What is the point of the Tory Party at present?
It does not represent traditional conservative thought or practice and become a pastiche of the Blair government of c.2000. It is a centre left Cabinet of wealthy old money and new money immigrant social democrats.

Tax and spend, eco idiocy, trans and gay rights, anti small business and the self-employed.
They have done nothing with Brexit, no bonfire of regulations.
Those in the Red Wall will soon enough realise that the governments hysterical over reaction and over spending on the Covid pandemic has doomed the ‘levelling up’ agenda and all the monies that would have gone to them have now been thrown away postponing the date of death of those in their 80s by a couple of years.

The Tory party needs to suffer a massive shock at Election and to be thrashed and broken. Johnson has to go and the cabinet of social democrats dismissed to the back benches.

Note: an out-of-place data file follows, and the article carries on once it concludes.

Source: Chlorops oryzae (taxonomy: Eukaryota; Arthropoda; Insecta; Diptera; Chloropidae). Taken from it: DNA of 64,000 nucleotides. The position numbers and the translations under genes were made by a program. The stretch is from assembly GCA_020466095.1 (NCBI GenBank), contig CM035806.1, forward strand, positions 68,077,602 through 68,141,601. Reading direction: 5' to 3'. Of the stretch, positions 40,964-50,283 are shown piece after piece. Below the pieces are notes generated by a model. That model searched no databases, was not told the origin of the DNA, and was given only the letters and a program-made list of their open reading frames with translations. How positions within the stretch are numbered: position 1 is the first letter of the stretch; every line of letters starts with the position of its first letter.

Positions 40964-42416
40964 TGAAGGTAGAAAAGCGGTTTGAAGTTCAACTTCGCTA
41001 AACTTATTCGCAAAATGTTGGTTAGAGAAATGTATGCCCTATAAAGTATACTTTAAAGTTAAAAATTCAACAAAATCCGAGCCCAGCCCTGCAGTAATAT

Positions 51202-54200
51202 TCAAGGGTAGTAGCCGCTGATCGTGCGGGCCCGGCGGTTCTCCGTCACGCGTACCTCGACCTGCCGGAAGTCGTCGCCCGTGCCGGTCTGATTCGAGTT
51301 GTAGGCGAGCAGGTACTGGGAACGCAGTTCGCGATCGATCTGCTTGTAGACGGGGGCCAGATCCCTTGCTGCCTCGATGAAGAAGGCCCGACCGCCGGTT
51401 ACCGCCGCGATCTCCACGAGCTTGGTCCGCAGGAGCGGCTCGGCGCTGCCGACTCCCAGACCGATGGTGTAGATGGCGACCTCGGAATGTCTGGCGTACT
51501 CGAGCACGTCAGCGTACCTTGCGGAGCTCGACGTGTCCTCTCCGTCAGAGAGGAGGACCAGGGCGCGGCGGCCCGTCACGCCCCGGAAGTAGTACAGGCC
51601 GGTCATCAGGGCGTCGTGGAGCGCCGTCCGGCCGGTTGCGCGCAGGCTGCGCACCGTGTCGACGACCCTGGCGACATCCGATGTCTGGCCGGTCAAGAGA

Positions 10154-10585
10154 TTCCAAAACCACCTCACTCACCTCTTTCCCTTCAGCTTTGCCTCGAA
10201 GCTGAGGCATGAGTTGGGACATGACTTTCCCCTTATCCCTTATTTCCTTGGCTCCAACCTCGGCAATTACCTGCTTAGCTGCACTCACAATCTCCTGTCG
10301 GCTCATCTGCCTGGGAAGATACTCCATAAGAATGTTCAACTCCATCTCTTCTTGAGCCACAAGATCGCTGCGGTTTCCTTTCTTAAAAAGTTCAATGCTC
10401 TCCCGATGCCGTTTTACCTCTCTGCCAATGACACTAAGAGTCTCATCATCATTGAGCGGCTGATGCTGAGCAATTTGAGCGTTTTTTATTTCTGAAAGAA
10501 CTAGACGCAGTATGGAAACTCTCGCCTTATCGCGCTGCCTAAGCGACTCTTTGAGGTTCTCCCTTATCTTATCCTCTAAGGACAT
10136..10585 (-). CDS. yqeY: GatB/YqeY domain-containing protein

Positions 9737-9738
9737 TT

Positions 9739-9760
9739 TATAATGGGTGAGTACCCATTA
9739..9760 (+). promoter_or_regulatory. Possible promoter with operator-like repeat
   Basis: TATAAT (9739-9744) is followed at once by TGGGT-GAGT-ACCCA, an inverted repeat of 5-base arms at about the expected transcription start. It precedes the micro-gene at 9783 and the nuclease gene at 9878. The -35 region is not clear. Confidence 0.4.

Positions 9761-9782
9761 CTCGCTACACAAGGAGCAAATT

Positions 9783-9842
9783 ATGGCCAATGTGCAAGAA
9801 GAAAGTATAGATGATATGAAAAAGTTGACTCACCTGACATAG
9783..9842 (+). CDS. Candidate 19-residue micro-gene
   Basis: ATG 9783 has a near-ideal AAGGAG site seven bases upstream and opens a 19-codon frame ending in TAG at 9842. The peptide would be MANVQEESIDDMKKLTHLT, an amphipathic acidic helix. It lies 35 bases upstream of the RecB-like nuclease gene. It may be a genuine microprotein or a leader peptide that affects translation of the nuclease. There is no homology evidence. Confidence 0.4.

Last edited 1 month ago by [email protected]
Pamela Booker
Pamela Booker
1 month ago
Reply to  Justin S

Absolutely spot on. Where are our truly conservative MPs?

Peter Joy
Peter Joy
1 month ago
Reply to  Justin S

Exactly. I couldn’t have put it better.

AC Harper
AC Harper
1 month ago

The small c social conservatives underpinned both the Old Tories and Old Labour. The Conservatives did not do well in the latest council elections, but then neither did Labour.
Blaming the results on Boris Johnson alone misses the point. Some like him for his heroic actions, some hate him for his heroic character flaws.
Perhaps you could equally argue that Kier Starmer failed to step up.

Perry de Havilland
Perry de Havilland
1 month ago

The NetZero insanity will make people much poorer, making driving the preserve of the upper middle class, make energy erratic and unreliable, make holidays either hard or impossible, require heat pumps that don’t actually work well and require unhealthy hermetically sealed homes, and require *massive* state control over society to enforce.
If I wanted green I’d vote Green, but if I’m going to get green even if I vote Tory, I’ll vote Reform UK.